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Columbus May Not Have Been First to America

Shown above, a statue of Columbus in Lavagna, Genova, Italy.
Who really stepped foot first on America? (Image credit: © Ufo13 | Dreamstime.com)

An investigation worthy of a Dan Brown novel has shed new light on the voyages of John Cabot, the Italian navigator and explorer, revealing that he may have had knowledge of European expeditions to the "New World" that predated Christopher Columbus's 1492 voyage.

Although commonly credited with "discovering" America, Christopher Columbus would not reach the mainland of the New World until 1498, when he sailed to South America.

Farther north, Cabot became the first European since Leif Ericson and the Vikings to land on North American soil when he made three voyages for England's Henry VII between the summers of 1496 and 1498. The second of hese expeditions, carried out in 1497, resulted in the European discovery of North America -- at Newfoundland.

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Now a brief entry in a yellowed accounting ledger has revealed an unexpected European dimension to Cabot's discovery: In April , the Italian-born explorer received financial backing from an Italian bank -- the Bardi banking house in London.

The notation -- found through some serious sleuthing of the works of Alwyn Ruddock, a deceased, secretive historian -- would also suggest that Europeans may have discovered the New World decades before both Cabot and Columbus set sail.

Found in a private Florentine archive, the document records that a payment of 50 nobles sterling was made to "Giovanni Chabotte" (John Cabot) of Venice so that he could undertake expeditions "to go and find the new land."

"This brief entry opens a whole new chapter in Cabot scholarship. It shows that the Bristol voyages were part of a wider network of Italian-supported exploratory enterprises," historian Francesco Guidi-Bruscoli, of the University of Florence, told Discovery News.

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Guidi Bruscoli, who detailed his finding in the scholarly journal Historical Research, noted that the short entry referred to "the new land" ("il nuovo paese" in the original Italian version) and not to "a new land" (or "un nuovo paese").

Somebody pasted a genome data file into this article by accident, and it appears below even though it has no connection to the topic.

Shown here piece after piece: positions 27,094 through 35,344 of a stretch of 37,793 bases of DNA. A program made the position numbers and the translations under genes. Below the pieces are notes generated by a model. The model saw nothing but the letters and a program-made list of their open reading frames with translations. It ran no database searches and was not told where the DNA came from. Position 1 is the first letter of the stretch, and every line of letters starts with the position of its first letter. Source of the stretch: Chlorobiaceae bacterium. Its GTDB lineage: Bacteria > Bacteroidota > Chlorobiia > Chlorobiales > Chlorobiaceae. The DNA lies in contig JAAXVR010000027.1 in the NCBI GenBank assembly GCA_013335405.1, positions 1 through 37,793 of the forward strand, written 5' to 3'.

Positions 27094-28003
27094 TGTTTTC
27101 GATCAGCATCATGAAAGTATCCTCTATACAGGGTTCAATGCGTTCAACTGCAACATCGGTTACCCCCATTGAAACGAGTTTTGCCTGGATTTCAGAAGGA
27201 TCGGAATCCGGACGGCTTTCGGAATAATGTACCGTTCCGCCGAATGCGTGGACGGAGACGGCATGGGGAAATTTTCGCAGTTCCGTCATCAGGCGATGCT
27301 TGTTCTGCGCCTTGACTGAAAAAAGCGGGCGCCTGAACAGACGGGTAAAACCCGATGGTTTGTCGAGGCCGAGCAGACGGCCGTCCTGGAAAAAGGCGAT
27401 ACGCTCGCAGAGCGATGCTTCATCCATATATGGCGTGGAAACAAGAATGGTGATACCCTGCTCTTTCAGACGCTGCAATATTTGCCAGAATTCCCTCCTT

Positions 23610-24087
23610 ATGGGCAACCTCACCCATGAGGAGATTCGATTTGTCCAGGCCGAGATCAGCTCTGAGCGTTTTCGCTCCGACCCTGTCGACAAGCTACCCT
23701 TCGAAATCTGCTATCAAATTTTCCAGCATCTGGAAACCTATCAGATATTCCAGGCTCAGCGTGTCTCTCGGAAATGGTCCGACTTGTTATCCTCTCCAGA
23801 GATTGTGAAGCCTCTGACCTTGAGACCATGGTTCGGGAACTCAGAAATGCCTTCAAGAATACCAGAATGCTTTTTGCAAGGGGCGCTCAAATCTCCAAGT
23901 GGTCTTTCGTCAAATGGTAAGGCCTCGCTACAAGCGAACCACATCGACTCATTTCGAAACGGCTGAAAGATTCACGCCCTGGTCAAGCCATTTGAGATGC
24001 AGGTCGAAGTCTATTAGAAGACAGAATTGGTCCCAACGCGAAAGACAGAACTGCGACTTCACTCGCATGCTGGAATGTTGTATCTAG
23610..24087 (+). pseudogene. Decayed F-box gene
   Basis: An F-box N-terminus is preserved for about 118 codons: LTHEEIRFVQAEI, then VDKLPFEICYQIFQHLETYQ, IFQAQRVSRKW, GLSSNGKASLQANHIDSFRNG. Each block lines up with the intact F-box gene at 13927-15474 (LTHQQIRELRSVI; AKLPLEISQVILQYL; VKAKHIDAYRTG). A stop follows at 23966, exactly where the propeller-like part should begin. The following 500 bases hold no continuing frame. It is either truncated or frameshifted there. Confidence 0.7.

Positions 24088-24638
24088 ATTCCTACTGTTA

"The use of the definite article ('il' - 'the') rather than the indefinite 'a' ('un' in Italian) is indeed puzzling," Guidi Bruscoli said.

The phrasing might imply that the money was given to Cabot so that he could find a land whose existence was already known. The Bardi, far from being disinterested patrons, would have had a sound economic reason to finance what would have been an almost certain discovery.

Since Cabot's royal patent only applied to lands "unknown to Christians," it seems unlikely that " the new land" referred to here was that which Columbus had found four years earlier.

As such, the note may revive claims that Bristol merchants had discovered North America at an earlier time.

"Unfortunately, we only have clues. While the entry implies that the Bardi believed in a prior discovery, we can't assume this had occurred," Guidi-Bruscoli said.

The speculation receives some support, however, from a letter written in the winter of 1497/8 by an English merchant named John Day to the "Lord Grand Admira" almost certainly Christopher Columbus.

Discovered in the 1950s, the letter discussed Cabot's recently completed 1497 voyage to Newfoundland, adding it was "considered certain" that men from Bristol had already "found and discovered in the past" the said land, "as your lordship well knows."

Even more compelling evidence appeared to have existed in the archives investigated by the late historian Alwyn Ruddock, a leading expert on the Bristol discovery voyages.

According to University of Bristol historian Evan Jones, Ruddock made finds that "promised to revolutionize our understanding of Europe's engagement with North America in the three decades after 1492."

She claimed, for instance, to have found proof in Italian and Spanish sources that Bristol merchants reached the New World sometime before 1470, and that Cabot didn't die on the 1498 expedition as widely believed, but returned to England in 1500.

"She had made some extraordinary finds, but she ordered in her will the destruction of all her research following her death," said Jones, who founded the Cabot Project research initiative.

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That was done in 2005, when the fiercely secretive Ruddock died aged 89. Her unpublished work -- 78 bags of notes, letters, photographs, and microfilms -- ended up in a shredder.

Another of Ruddock's claims was that Cabot was financed by an Italian bank. Following an invitation to visit the deceased historian's house in 2010, Jones and his co-researcher, Margaret Condon, discovered the source of her information -- in the form of a sticky label on an old shoe cupboard: "The Bardi firm of London" (an Italian bank).

"The Bardi firm of London -- that was all we needed to work out the identity of the Italian banking house that Ruddock kept secret for almost half a century," Jones said.

Jones and Condon contacted Guidi-Bruscoli in Florence, who was then able to locate a brief entry in the private archive of the Guicciardini family.

"Without Ruddock's sticky label, finding that small entry would have been a rather difficult task," Guidi Bruscoli admitted.

Meanwhile, Jones and his associates continue their investigation into Ruddock's secret findings.

"I have an enormous respect for Alwyn Ruddock as a scholar. But I can't respect her decision to destroy all her work. She did what is the antithesis of everything that historical research is about -- she sought to destroy all her findings. I can't and don't accept that," Jones said.

This article was provided by Discovery News.

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